Why Stop Now?

Note – I copied this here from http://marklawrensonmustbestopped.blogspot.ie/ which I now dedicate to soccer.  All my GAA and Donegal posts now go on here.

So, I expected to be drawn against Cork, but also had a sneaky suspicion it would be the Lillywhites. It should be an interesting game given that both teams tend to have similar modus operandi – slow starts, strong finishes, goals at key times, dodgy penalties and the rub of the green against Derry. Bookies have already made Kildare strong enough favourites at 8/13, and I have to say I am a little bemused by how much credit this team gets given they have won nothing in recent years and failed to beat 14 man Dublin in the Leinster final. Kildare have just beaten Derry by 6 points after Donegal beat Derry by the same margin, so why are Kildare favoured at all?

Donegal of course have one of the meanest defences in the country and held Kildare to 1-5 when the sides met in Letterkenny in February. In addition, they have held all opponents to single digit scores (aside from a late goal conceded via a penalty rebound to Cavan) in the Ulster Championship. Ok, Antrim and Cavan are not serious competition, but the system appears to be working. Donegal have also managed to score at least 1 goal in each of their 4 Championship games to date, scoring 6 in total. Kildare have also managed 6 goals, with 3 coming in a single game (their qualifier win over Laois) in their 6 games to date. Average scoring sees Kildare ahead by around 2.5 points per game, but average margin of victory is dead level at 6 points, and indication of their defensive superiority. Other than their opening game against Wicklow, Kildare have let all opponents hit double scores, although 2 out of the other 5 times, it was only 10 points allowed, which is reasonable given that the opposition was Laois and Meath (who would rank ahead of Antrim and Cavan I guess). So, what does this tell us? Nothing conclusive I fear! But, I do think that (a) Donegal will do very well to hold Kildare to a single digit score; and (b) Donegal are good value to score at least 1 goal.

Stats wise, Donegal have been 2nd best against both Tyrone and Derry. Scores not stats win games, but they are a worrying indicator. The one thing that concerns me most is not possession and midfield, but fouls conceded. In John Doyle, Kildare have someone who is an ace free-taker, but also someone who is very good at winning frees (just saying…), so Donegal will need to be smart as to when and where they foul (they’ve done a good job in this respect to date). It’s not been given a lot of attention to date, but Donegal’s propensity to foul could be a focus now that we’re at the business end of the Championship where games could be subject to ‘higher’ standards of refereeing….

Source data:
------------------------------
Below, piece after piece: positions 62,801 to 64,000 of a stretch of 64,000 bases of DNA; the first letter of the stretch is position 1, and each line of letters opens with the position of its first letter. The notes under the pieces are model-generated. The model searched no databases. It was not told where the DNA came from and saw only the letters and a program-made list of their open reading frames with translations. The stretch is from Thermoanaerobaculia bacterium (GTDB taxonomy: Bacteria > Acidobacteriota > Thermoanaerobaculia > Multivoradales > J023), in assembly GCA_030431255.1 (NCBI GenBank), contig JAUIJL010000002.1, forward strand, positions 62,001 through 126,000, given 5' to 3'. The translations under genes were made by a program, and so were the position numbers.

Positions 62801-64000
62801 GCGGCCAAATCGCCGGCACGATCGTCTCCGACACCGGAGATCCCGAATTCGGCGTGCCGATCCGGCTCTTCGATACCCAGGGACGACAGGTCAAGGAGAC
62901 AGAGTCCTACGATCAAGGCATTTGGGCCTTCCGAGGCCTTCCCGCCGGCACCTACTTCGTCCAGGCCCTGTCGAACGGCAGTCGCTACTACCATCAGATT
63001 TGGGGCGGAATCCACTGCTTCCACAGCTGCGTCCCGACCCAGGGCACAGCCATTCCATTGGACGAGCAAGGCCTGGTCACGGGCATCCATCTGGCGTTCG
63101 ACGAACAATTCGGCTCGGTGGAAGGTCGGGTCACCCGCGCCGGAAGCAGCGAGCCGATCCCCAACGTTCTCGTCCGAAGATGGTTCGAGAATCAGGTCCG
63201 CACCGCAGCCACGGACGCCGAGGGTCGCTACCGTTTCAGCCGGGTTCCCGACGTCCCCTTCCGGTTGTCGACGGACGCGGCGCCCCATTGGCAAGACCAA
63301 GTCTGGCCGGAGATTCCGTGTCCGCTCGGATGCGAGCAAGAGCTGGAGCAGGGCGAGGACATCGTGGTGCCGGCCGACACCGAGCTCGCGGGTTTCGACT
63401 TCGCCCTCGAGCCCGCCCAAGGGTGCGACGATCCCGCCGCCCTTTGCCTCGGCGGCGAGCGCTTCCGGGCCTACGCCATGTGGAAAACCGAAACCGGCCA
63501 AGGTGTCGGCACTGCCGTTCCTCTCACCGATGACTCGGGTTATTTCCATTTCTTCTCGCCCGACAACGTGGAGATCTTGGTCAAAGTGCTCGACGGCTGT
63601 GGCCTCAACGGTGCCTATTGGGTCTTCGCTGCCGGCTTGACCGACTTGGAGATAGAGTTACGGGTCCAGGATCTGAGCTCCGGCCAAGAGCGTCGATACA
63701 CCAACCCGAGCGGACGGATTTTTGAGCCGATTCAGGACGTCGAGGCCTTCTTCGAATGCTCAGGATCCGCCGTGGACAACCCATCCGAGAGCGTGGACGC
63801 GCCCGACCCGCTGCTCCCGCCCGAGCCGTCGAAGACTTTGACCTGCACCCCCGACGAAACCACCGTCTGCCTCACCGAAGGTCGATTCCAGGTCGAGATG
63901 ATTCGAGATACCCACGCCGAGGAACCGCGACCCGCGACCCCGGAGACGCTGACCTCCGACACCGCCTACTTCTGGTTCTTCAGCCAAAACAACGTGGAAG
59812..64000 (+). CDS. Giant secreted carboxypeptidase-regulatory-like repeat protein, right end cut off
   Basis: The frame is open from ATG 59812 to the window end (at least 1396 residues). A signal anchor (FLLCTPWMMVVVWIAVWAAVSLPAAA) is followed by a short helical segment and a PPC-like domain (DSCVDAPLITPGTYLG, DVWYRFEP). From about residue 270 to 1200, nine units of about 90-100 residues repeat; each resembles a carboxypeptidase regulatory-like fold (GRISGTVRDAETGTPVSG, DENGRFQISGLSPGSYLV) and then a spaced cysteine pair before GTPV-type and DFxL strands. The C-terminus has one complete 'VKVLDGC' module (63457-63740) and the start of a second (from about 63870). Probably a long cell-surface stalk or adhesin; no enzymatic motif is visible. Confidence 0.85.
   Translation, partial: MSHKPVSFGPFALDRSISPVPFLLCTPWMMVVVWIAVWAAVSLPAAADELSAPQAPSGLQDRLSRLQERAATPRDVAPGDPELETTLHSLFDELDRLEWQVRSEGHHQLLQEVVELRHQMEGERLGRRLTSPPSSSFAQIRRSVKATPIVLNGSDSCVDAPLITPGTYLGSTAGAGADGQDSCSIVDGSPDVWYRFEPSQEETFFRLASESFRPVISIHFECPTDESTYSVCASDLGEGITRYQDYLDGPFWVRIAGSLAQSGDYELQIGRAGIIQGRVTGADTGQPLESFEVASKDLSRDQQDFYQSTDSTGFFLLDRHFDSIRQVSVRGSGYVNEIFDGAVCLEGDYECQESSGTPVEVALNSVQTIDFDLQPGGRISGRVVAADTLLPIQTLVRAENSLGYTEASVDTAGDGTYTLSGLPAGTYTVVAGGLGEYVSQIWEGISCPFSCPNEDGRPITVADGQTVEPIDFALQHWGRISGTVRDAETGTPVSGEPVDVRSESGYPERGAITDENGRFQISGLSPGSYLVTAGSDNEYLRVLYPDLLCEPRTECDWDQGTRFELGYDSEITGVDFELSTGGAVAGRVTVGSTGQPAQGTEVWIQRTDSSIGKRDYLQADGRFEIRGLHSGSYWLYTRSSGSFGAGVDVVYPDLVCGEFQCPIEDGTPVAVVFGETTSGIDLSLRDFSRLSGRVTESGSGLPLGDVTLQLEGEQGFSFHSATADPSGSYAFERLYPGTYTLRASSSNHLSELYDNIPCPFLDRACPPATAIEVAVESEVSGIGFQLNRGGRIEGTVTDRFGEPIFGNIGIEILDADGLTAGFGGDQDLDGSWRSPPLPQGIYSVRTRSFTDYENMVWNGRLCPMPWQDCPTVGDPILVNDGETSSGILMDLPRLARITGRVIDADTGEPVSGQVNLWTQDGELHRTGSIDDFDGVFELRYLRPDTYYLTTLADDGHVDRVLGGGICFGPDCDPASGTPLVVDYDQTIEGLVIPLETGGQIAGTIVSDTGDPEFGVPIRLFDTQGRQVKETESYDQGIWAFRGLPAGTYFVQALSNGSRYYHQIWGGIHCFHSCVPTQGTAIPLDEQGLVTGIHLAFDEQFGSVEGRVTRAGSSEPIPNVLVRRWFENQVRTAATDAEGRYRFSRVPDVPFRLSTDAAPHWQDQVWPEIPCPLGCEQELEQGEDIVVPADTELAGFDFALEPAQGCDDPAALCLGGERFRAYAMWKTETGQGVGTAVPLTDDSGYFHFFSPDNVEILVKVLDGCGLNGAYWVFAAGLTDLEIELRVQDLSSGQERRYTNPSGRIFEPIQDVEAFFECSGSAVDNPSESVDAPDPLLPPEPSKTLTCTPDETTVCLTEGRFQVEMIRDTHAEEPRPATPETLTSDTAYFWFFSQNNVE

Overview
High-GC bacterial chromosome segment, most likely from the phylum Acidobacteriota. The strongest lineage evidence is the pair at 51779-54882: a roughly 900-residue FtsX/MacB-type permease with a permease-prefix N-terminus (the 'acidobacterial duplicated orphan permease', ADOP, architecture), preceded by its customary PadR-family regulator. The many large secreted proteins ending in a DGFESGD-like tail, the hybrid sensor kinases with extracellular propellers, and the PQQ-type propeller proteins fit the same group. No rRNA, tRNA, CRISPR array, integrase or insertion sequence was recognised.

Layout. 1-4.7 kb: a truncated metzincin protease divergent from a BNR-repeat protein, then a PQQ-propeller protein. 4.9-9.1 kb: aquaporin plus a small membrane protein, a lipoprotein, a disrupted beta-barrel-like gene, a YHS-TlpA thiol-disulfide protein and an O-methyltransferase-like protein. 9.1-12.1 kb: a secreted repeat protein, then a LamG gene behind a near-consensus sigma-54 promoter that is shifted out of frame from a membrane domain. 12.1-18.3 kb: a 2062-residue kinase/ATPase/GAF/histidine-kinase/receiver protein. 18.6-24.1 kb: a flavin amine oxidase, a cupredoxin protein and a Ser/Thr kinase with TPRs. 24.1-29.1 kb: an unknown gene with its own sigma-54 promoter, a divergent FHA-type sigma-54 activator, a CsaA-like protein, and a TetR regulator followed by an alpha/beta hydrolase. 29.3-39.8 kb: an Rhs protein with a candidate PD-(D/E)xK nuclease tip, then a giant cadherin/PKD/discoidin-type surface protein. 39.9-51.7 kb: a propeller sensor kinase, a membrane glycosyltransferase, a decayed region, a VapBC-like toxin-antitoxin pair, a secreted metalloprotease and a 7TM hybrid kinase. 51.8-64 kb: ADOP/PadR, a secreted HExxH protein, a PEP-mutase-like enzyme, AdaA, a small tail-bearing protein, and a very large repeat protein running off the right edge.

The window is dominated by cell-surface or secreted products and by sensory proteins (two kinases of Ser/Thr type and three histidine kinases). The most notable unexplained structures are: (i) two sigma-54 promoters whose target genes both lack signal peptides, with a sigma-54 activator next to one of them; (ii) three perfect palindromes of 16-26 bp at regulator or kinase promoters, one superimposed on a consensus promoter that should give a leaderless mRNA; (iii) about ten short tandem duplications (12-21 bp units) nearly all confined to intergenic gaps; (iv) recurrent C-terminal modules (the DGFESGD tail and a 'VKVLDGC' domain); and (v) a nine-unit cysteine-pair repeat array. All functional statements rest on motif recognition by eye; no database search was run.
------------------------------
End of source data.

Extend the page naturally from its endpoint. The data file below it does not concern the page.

Like their defeat at headquarters against Cork 2 years ago, how Donegal cope with Kildare’s ability to get scores from their defenders could be a key to the game. When the sides met in Letterkenny earlier this year, it was Kildare full back Mick Foley who popped up to get the equalising goal. Against Meath in their 2nd round qualifier, Emmet Bolton, lining out at wing back, got Kildare’s 2nd and decisive goal. Mark McHugh and Ryan Bradley will employed as auxiliary defenders and should help guard against this sort of threat, but as Derry showed in the Ulster Final, Donegal are venerable to backs who can shoot. But, Donegal themselves have shown they they can use their defenders to good effect in attack. Anthony Thompson scored 2 fine points in the Ulster Final; Kevin Cassidy scored an inspirational point late in the 1st half against Tyrone. Add to that the fact that (arguably) Donegal’s best playmaker is also our best defender (Karl Lacey) and some of the swashbuckling runs we’ve seen from Neil McGee this year, and I feel better about our ability to match up in this area this time round.

My main worry for Saturday is this – in the wide open spaces of Croke Park, Donegal’s propensity to sit deep and play with virtually no half-forwards will leave the exceptional inside line of Murphy, McFadden and McBrearty too isolated and allow Kildare to mount sweeping counter attacks, while at the same time cutting down on Donegal’s ability to score. Dermot Molloy’s fitness could be key in this respect – he is more of an orthodox half-forward, and could be a better option than McBrearty if Donegal decided to go with a 2 man inside line. It would be great if Leo McLoone were back as well, but I’m not expecting to see him on Saturday.

Donegal have nothing to fear and if they play accordingly, our chances are better than the bookies and pundits will give us credit for. I’m happy to be underdogs, let’s just hope we don’t play that way. I’m afraid I’m not brave enough to forecast a Donegal win, but based on what I’ve seen from this team so far this year, I wouldn’t bet against them. Winning is a great habit, so why stop now?

Tír Chonaill Abú


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